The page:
Nervus intermedius neuralgia, or geniculate neuralgia, corresponds to a clinical manifestation of sudden paroxysms of excruciating otalgia which usually lasts a few seconds to a few minutes, involving the nervus intermedius (intermediate nerve of Wrisberg).
Nervus intermedius neuralgia typically occurs in middle-aged women 1. Although the exact incidence is unknown, it is considered far less common than trigeminal neuralgia 1.
The clinical diagnostic criteria for nervus intermedius neuralgia are defined by the International Classification of Headache Disorders 3rd edition (ICHD-3) as 2:
- at least three attacks of unilateral pain
- the pain is located in the auditory canal, sometimes radiating to the parieto-occipital region
- the pain has at least three of the following four characteristics
- recurring in paroxysmal attacks lasting from a few seconds to minutes
- severe intensity
- shooting, stabbing or sharp in quality
- precipitated by stimulation of a trigger in the posterior wall of the auditory canal and/or periauricular region
- no clinically evident neurological deficit
- not better accounted for by another ICHD-3 diagnosis
The ICHD-3 further comments that disorders of lacrimation, salivation and/or taste sometimes accompany the pain of nervus intermedius neuralgia, and that the pain may result in secondary psychological effects and impairment to quality of life 2.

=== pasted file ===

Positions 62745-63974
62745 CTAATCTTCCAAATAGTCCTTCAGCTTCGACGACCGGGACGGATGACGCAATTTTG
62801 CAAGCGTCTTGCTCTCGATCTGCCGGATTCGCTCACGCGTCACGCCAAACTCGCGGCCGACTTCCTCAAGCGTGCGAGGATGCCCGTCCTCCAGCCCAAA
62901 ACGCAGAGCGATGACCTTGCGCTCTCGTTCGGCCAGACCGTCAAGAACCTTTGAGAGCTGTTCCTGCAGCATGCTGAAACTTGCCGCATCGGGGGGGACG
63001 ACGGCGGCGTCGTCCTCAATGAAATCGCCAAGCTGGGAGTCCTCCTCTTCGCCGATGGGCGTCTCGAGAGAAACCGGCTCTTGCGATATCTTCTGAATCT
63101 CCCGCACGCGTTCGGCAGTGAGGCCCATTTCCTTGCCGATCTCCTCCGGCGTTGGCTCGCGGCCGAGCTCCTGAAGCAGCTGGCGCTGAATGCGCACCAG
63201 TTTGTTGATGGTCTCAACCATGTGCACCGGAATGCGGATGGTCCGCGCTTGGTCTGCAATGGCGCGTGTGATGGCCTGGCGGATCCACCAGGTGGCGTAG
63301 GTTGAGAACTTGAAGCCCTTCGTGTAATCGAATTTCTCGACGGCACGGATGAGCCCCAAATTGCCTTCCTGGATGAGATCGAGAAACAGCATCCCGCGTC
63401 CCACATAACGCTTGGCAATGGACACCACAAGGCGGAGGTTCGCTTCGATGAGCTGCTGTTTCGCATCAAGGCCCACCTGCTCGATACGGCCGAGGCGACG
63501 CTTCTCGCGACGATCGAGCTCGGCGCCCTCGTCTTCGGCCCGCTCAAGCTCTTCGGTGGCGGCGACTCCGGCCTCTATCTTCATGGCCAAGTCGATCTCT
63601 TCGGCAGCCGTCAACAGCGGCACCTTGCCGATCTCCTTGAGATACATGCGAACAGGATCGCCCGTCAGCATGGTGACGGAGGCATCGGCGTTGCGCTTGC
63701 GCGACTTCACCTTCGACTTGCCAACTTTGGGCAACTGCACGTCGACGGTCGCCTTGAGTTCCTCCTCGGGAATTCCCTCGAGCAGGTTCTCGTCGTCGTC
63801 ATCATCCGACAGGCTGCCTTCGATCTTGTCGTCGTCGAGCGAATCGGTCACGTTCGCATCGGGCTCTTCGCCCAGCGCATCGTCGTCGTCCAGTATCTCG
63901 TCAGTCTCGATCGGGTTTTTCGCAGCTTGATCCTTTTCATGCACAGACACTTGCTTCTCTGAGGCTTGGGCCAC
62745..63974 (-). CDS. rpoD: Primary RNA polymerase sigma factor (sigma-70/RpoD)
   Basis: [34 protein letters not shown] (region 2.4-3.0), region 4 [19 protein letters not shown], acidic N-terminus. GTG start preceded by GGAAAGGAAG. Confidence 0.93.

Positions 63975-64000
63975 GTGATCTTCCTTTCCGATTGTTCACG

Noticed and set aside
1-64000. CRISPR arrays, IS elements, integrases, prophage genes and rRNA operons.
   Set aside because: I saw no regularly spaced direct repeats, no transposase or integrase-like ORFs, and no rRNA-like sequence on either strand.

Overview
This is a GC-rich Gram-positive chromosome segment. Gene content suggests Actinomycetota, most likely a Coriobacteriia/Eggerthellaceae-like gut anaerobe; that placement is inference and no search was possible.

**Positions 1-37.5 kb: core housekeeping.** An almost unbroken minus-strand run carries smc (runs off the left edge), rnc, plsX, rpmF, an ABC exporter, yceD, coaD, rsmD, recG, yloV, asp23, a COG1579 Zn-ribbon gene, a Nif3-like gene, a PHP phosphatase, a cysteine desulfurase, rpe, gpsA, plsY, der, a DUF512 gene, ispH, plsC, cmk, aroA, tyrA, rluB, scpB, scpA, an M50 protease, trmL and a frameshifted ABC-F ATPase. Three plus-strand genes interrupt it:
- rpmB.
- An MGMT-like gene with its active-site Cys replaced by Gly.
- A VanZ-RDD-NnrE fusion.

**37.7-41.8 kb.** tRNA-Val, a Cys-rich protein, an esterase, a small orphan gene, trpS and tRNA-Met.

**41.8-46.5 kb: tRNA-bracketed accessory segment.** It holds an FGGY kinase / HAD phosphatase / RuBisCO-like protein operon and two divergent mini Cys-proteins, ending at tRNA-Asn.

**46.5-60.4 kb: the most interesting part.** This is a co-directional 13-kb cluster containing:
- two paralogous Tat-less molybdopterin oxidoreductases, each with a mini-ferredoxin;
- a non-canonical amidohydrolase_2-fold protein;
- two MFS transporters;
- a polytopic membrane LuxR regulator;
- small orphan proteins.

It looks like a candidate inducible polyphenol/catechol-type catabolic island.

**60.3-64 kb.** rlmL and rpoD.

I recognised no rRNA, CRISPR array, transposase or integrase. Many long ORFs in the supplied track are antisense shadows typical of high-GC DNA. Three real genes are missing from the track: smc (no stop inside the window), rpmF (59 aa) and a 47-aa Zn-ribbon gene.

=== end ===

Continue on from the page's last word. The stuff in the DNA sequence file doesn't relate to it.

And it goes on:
It is not certain what exactly causes nervus intermedius neuralgia 3. However, the leading hypothesis considers that the condition is caused by irritation of the nervus intermedius, most likely via compression from a blood vessel, similar to trigeminal neuralgia, glossopharyngeal neuralgia, and vagoglossopharyngeal neuralgia 4,5. This theory is supported by the observation that many patients report benefits after vascular decompression 4,5,8.
However, given that there are a number of other cranial nerves with afferents in the ear, it remains unclear whether all cases are due to irritation of nervus intermedius, or are actually due to irritation of other nearby cranial nerve afferents 2,3. Indeed, many case reports describe decompressing multiple cranial nerves in order to attain symptom relief 3.